Banzhaf is also hopeful that the surcharges may inspire the development and use of more wellness programs aimed at quit-smoking programs and support.

And there’s another approach – to simply not hire any smokers.  There are some states with laws in place prohibiting this, of course, but they are rarely enforced. And it is obvious that hiring exclusively nonsmokers means the time and funds spent on wellness programs to counsel smokers could then be spent elsewhere.

And then we have the faux tanners…

This was a surprise to us, given we are non-users of the technology.  Since 1 July 2010, tanning bed fanatics (tan-actics?) have to pay a 10% tax whenever they indulge in an indoor tanning session.  The tax is in place for two reasons:

  1. It contributes towards paying the enormous price of reform, and
  2. The Centers for Disease Control and Prevention reports that indoor tanning has been linked to skin cancers including melanoma, squamous cell carcinoma and cancers of the eye.

Now this is a famously, continuously,  controversial issue.  Tanners are mad.  Tanning salon owners are even madder.  In fact, once the Supreme Court upheld the PPACA last June, the Indoor Tanning Association went on record as saying

As the thousands of business owners in this industry can attest, taxes have serious consequences for small businesses and their employees.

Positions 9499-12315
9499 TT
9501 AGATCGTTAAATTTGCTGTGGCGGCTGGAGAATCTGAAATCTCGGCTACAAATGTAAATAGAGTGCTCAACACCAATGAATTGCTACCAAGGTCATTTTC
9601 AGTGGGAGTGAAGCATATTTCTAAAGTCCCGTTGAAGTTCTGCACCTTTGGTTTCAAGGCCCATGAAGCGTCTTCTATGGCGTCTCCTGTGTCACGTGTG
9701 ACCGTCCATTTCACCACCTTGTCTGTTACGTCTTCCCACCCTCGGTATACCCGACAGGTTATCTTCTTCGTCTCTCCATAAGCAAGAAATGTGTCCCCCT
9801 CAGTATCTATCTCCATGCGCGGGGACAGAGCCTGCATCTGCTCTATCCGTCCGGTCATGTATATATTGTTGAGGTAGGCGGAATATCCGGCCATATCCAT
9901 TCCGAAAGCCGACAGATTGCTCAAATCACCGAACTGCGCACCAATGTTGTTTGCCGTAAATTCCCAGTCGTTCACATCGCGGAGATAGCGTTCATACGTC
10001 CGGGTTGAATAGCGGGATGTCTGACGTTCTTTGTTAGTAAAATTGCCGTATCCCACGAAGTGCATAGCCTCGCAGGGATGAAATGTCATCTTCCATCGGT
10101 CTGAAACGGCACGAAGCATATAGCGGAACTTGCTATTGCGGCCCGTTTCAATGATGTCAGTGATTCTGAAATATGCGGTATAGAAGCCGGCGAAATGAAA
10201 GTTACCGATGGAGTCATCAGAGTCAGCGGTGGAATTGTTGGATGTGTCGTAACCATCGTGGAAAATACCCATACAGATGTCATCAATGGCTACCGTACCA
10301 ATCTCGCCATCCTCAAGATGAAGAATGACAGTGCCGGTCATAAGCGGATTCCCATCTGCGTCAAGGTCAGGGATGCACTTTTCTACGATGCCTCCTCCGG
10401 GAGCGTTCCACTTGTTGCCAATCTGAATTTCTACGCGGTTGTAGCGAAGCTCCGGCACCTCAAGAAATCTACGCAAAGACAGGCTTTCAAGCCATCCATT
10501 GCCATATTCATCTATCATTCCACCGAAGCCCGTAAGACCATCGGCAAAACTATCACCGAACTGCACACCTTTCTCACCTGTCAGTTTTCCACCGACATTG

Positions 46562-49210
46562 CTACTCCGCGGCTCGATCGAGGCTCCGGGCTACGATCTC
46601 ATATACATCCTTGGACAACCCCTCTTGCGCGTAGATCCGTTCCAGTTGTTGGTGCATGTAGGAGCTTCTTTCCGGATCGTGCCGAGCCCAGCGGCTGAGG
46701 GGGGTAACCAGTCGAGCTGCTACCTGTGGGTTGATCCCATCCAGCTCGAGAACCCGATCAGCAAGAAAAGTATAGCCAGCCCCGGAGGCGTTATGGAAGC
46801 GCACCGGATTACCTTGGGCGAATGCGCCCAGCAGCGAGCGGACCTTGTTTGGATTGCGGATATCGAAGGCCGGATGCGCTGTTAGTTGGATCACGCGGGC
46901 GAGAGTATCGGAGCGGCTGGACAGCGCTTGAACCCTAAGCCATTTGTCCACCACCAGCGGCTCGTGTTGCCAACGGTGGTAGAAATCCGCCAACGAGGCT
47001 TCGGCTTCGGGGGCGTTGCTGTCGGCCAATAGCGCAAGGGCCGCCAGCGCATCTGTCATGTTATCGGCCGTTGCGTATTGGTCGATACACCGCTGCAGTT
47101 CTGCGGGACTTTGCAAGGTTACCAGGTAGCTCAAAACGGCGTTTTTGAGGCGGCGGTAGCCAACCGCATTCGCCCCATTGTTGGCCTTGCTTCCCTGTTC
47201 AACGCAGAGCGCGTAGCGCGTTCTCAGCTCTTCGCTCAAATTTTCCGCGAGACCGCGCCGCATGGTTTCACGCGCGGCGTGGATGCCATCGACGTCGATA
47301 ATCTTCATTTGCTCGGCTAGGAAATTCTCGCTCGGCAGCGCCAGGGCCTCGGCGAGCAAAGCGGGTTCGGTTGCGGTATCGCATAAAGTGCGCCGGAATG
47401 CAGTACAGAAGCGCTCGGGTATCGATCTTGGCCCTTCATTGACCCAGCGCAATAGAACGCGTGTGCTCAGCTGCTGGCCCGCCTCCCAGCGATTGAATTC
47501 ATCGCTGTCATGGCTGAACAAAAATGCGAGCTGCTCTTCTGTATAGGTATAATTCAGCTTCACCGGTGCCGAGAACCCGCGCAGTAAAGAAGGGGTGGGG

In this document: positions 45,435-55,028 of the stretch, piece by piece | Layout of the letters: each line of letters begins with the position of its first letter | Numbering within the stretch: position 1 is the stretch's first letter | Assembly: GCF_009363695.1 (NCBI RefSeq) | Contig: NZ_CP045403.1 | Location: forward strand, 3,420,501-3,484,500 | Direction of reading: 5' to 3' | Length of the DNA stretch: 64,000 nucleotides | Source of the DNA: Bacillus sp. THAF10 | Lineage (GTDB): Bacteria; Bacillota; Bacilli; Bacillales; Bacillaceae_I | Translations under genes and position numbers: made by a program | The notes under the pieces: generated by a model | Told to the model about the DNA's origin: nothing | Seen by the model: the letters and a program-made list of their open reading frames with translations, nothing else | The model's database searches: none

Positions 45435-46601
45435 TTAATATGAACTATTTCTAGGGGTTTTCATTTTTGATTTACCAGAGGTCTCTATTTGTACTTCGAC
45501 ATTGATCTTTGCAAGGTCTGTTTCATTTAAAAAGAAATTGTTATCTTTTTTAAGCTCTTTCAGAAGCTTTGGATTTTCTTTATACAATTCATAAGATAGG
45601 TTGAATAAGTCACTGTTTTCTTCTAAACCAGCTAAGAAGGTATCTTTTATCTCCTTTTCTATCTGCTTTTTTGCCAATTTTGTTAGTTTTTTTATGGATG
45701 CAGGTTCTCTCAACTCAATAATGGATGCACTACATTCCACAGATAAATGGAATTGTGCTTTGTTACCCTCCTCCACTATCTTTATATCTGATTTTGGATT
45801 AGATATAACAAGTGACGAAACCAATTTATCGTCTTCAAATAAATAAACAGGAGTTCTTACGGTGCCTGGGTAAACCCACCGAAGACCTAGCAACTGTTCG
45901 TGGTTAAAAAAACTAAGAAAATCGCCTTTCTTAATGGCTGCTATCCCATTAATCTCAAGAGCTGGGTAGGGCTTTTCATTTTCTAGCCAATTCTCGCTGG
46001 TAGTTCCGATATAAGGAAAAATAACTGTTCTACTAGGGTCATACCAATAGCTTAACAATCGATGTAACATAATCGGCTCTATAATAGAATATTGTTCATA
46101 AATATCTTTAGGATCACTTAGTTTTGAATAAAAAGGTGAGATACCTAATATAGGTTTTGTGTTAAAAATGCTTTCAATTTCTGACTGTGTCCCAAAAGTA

Further, they complained

These businesses have paid this unfair tax for the past two years, and the results are in: Over 3,100 tanning businesses closed; over 35,000 jobs were destroyed.  Since the tax went into effect, we estimate $145,000,000 has been taken out of the pockets of consumers and main street businesses and remitted to the federal government.

Facing the music: calories front and center!

This is a tough one.  We can no longer plead ignorance about the caloric toll our french fry habit might be exacting.  Denial is out, full disclosure is in.  The law requires that every major restaurant chain – in fact, all restaurants with 20 or more locations – list calorie counts on menu boards, menus, and even (oh, no!) drive-through signs.  And the rest of the nutritional information, details about sodium carbs, sugars, cholesterol and so on – is to be available in writing upon request.

This, naturally, hasn’t been much more popular with business owners than the tanning bed thing.  The Food Marketing Institute and some politicians claim that the law could prove very costly and hard to navigate.  What happens, for example, to places like grocery markets that also serve ready-to-eat items?  How do they comply?  And caloric information itself varies from store to store and region to region.  What are vendors to do about that?

The Food Marketing Institute endorsed new legislation last June that supports Congress’s original intent on menu labeling, that it was aimed at restaurants and not mainstream grocery stores.  This should save food retailers from an estimated $1 billion-worth of unjustifiable regulatory expenses.  It won’t protect us from having to face the fact that one large order of fries, without the ketchup,  costs 500 calories!  

Tomorrow: the rest of some interesting little-known provisions of the ACA.

Special thanks to BenefitsPro, September 11, 2012.